The infrastructure that was painstakingly built to support young people is being continually dismantled.
The infrastructure that was painstakingly built to support young people is being continually dismantled
Young people’s mental health services across the UK are in dire straits.
A recent report by the Royal College of Nursing showed that government spending cuts have led to the loss of more than 3,300 mental health posts over the last four years and 1,500 fewer beds than in 2010.
A report by the Health and Social Care Information Centre (HSCIC) revealed worrying increases in the number of young people being treated in adult psychiatric wards.
There is also the case of the mentally ill teenage girl who was kept in police cells for two days because there wasn’t a bed for her and when a bed was found it was on an adult ward.
While I fundamentally oppose the majority of the government’s reforms to the NHS, I welcome pledges to extend and ensure more access to The Improving Access to Psychological Therapies(IAPT) programme, commitment to parity of esteem between physical and mental health and changes to the Mental Health Act to ensure mentally ill teenagers are never held in police cells.
However, I do wonder if all of this could have been prevented if previous flagship Labour policies, concentrated on securing children and young people’s emotional wellbeing, had not been surreptitiously axed or had their funding radically reduced.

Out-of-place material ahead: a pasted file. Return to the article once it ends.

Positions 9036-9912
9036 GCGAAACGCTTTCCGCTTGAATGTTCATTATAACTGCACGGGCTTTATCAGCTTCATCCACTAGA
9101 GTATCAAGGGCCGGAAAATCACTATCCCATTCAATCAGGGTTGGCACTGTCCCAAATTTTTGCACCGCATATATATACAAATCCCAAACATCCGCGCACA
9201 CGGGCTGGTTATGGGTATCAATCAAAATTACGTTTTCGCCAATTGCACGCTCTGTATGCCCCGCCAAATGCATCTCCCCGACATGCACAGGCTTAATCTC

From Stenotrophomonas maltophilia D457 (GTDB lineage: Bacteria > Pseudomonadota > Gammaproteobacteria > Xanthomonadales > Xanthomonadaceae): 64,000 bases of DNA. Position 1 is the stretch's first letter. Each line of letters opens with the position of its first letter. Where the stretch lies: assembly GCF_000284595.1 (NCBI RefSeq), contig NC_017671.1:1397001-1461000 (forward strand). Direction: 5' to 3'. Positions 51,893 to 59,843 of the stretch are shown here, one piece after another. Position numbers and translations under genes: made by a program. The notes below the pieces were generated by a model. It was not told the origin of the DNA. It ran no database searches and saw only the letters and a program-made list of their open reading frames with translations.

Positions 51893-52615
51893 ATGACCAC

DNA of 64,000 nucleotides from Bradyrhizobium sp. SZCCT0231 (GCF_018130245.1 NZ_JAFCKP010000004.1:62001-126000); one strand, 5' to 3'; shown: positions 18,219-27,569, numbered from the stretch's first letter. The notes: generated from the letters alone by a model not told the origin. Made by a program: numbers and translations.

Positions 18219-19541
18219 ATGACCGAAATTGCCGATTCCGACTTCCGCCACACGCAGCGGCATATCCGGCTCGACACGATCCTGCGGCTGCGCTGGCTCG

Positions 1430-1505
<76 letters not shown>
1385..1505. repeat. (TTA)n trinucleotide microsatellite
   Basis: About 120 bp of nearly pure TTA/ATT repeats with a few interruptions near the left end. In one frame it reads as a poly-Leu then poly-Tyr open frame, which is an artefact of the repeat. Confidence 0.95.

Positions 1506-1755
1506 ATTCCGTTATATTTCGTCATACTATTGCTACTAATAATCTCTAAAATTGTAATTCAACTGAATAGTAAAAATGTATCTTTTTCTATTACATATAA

While reviewing literature on the state of young people’s wellbeing I was shocked to find that in one 2007 report no less than eight initiatives introduced by the previous Labour government are now defunct or poorly funded.
This includes Sure Start, Every Child Matters Programme, The Child Trust Fund, Educational Maintenance Allowance (EMA), On Track, Youth Inclusion and Support Panels, The Children’s Fund, and the Social Exclusion Task Force.
Coupled with dramatic cuts to local authorities, who are left with little choice but to cut youth services to prop up statutory services, and commission fewer third sector organisations to deliver extra curricular activities for young people, it is little wonder that children’s and young people’s mental health is suffering.
The infrastructure that was painstakingly built to ensure their resilience is being continually dismantled.
This is a desperate call to the next government for strong leadership and commitment to young people’s mental health. Fund CAMHS services properly, ring-fencing money where possible.
Adopt a long term vision about how to secure children’s and young people’s wellbeing, bringing back preventative strategies and integrated support to sustain a child from early age to adulthood.
Crucially we need a commitment by all parties saying that, regardless of the outcome in May, the hard work of campaigning organisations to get young people’s mental health on the agenda will not be lost and young people’s mental health will be firmly at the heart of the next government.
After all, we’re all relying on the next generation.
Gemma McKenna leads on policy and research for the young person’s charity Fixers. Follow her on Twitter
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